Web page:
My novel year, 2014

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eric-mac-hand-photoWhat a year, whew.

It’s easy to get lost in the rush of life to the exclusion of those things that make life worth living.

It’s the fight for balancing what you know your entire being needs to do versus those things that have to be done just to keep the car in running condition, for example.

I take my job as a writer seriously. I’ve been writing stories of one kind or another since early adolescence, honing my craft, my particular style of expression, so there is little in the way between what I see in my head and that which appears on the page or computer screen before me.

As I said, this particular form of expression that I need to do seems constantly under assault. Major things—such as two other jobs causing a persistent lack of sleep—no doubt lowered my immune system to some nasty microbial invader’s pleasure thereby, inducing major sinus and ear infections and a simple thing like depression.

I have a part-time job where the holiday hours become fully third-shift, something to which my body and mind never easily adjust. I also physically train people in the evenings, and this further takes its toll on my state of mind and bodily endurance. Life becomes a repetition of wake, work, one to three hours of sleep, and repeat the process.

On top of that, or rather, underlying it, is the anniversary of my father’s death. I say underlying as it is something that creeps up on me over the months like some slow growing algae that soon occludes the clarity of an ocean of thought and feeling.

Brief, firefly blips of memory of his presence start filtering into my waking thoughts, not to mention the longer-standing scenes generated in my dreams. A low energy depression quickly rises to full intensity with lack of sleep, and it becomes a battle to keep from breaking down at times.

Those are the difficulties I willingly share; there are others that shall not see the light of day. Many of us have the same struggles and even worse, so I don’t claim any great standing with regards to them. I simply include them as a background to what I did accomplish this year.

The Write Mind


(Click to enlarge)

I include a short timeline of the major writing projects I’ve finished this year. Not too bad considering some of the challenges. There were many other writing projects not included on that timeline, but nonetheless makes me feel pretty good about my path.

It’s the mindset, of course. I tend to go through withdrawal symptoms when I don’t write. There is a general sense of anxiety, a little bit of a strain in me that needs release. I start creating stories out of the simplest things: watching an elderly lady pushing a baby stroller down the street alongside morning rush traffic or hearing a word spoken with emphasis by a friend. Then I have to write the kernel of thought down, as some of them become substantial. I clearly see them even now; their need for telling hasn’t faded. That’s when you know you’ve got something worth visiting later.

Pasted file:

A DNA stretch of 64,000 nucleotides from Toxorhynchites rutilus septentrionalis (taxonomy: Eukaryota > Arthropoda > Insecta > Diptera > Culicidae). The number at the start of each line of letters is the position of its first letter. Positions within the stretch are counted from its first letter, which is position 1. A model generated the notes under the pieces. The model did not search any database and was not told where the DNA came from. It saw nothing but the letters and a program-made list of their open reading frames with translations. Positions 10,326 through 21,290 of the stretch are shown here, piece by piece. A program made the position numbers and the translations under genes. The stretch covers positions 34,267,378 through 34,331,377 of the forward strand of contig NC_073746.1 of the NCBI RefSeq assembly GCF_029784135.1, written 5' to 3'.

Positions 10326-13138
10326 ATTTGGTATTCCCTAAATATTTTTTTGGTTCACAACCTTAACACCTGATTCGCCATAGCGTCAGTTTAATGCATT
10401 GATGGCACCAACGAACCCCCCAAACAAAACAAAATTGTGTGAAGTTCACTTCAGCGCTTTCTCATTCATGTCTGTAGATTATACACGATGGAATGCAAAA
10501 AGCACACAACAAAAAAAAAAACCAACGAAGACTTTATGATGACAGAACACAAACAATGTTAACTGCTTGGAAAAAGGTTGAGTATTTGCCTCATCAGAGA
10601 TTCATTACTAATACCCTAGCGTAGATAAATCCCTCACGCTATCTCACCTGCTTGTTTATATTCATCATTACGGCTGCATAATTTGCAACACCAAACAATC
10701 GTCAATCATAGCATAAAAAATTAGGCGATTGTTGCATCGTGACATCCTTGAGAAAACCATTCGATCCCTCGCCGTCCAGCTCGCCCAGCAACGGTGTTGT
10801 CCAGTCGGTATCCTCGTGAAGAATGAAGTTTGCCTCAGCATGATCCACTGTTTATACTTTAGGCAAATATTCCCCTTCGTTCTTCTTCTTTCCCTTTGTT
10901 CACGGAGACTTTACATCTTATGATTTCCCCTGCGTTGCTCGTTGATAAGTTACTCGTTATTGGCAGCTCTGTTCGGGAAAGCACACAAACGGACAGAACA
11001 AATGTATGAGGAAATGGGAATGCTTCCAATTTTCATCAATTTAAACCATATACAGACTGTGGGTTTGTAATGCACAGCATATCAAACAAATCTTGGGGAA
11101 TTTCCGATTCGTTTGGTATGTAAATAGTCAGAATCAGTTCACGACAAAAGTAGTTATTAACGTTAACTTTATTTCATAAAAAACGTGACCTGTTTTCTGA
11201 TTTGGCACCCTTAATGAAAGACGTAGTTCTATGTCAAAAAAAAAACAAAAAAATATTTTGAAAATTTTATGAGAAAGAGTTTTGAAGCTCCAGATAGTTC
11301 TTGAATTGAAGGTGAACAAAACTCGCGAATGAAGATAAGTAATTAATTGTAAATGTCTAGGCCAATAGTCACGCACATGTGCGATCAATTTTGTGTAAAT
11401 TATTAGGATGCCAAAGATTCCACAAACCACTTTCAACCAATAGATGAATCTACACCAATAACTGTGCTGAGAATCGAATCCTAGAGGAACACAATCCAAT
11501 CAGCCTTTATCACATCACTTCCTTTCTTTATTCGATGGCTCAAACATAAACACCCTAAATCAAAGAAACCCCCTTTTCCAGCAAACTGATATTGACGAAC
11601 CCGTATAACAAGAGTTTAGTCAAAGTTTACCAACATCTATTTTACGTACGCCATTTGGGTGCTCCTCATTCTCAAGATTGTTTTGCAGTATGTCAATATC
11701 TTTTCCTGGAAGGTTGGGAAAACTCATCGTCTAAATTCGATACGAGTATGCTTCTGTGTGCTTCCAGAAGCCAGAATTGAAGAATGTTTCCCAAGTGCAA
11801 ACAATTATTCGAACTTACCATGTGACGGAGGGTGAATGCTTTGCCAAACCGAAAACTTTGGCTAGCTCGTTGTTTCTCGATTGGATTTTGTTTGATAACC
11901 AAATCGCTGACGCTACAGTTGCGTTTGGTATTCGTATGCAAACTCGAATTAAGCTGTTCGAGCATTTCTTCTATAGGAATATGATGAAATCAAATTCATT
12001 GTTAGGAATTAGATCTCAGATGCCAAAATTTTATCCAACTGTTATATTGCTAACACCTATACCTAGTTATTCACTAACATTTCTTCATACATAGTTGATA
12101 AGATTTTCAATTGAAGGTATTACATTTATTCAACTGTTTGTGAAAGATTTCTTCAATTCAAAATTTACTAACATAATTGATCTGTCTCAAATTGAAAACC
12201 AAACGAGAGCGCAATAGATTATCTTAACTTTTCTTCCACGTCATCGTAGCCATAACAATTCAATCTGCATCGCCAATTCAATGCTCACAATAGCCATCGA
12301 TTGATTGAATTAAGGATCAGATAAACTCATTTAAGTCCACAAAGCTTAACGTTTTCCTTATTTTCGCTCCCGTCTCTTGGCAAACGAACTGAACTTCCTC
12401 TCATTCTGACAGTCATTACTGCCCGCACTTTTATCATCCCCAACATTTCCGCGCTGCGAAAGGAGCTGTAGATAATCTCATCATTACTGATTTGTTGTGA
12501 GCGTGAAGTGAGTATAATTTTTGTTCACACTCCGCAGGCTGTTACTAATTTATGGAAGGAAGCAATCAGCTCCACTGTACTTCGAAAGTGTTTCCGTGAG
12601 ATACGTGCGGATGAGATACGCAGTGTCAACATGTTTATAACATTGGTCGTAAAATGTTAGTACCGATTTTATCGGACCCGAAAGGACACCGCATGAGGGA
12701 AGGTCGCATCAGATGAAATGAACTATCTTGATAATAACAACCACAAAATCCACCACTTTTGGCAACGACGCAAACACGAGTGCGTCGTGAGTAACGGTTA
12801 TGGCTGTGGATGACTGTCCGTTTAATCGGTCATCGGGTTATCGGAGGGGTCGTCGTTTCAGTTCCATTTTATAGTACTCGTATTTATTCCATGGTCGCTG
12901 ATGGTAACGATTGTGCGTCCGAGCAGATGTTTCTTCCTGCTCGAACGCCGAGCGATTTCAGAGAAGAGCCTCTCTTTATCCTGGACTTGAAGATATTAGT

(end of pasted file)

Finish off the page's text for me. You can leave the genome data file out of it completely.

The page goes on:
My dreams, which are often quite vivid and varied, increase in intensity and depth when I don’t write. Last night I was in the middle of a very complex dream above the sand dunes of ancient Egypt. I won’t go into detail as I will be using that later, but suffice it to say that I felt fully  the heat, grit and weariness of people tasked with great labors around me.

My mindset during times of adversity is to continue putting one foot in front of the other: do the work of living. When I attend that line of thought and action, life seems to give me reprieve to write as I need. When I do write, all is well with the world. There is mental and physical relief. I sleep better. I’m lighter in my day and interactions.

I enjoy that I was able to write as much as I did. I have some of those stories behind me now, and they make way for the new ones—of which, there are plenty. I have a backlog of them scrambling for my attention. And, of course, new ones crop up all the time.

I’m rather proud of my latest novel, Dance Here, My Soul. The early reviews I’ve been getting are quite profound in some cases. No one has left the novel without being affected emotionally—and deeply in some cases. I feel good about that. I never know just how my work is going to be received, specifically to what people will or won’t respond. I just have to write the best story in the best way possible, and let the readers take it from there.

Novel For Free

I have the novel available free for people who wish to give me a review. Just contact me through this site, provide an email address and the needed format for the ebook reader you have, and I will send it along. I put it in your hands.

Eric Mac

December, 2014

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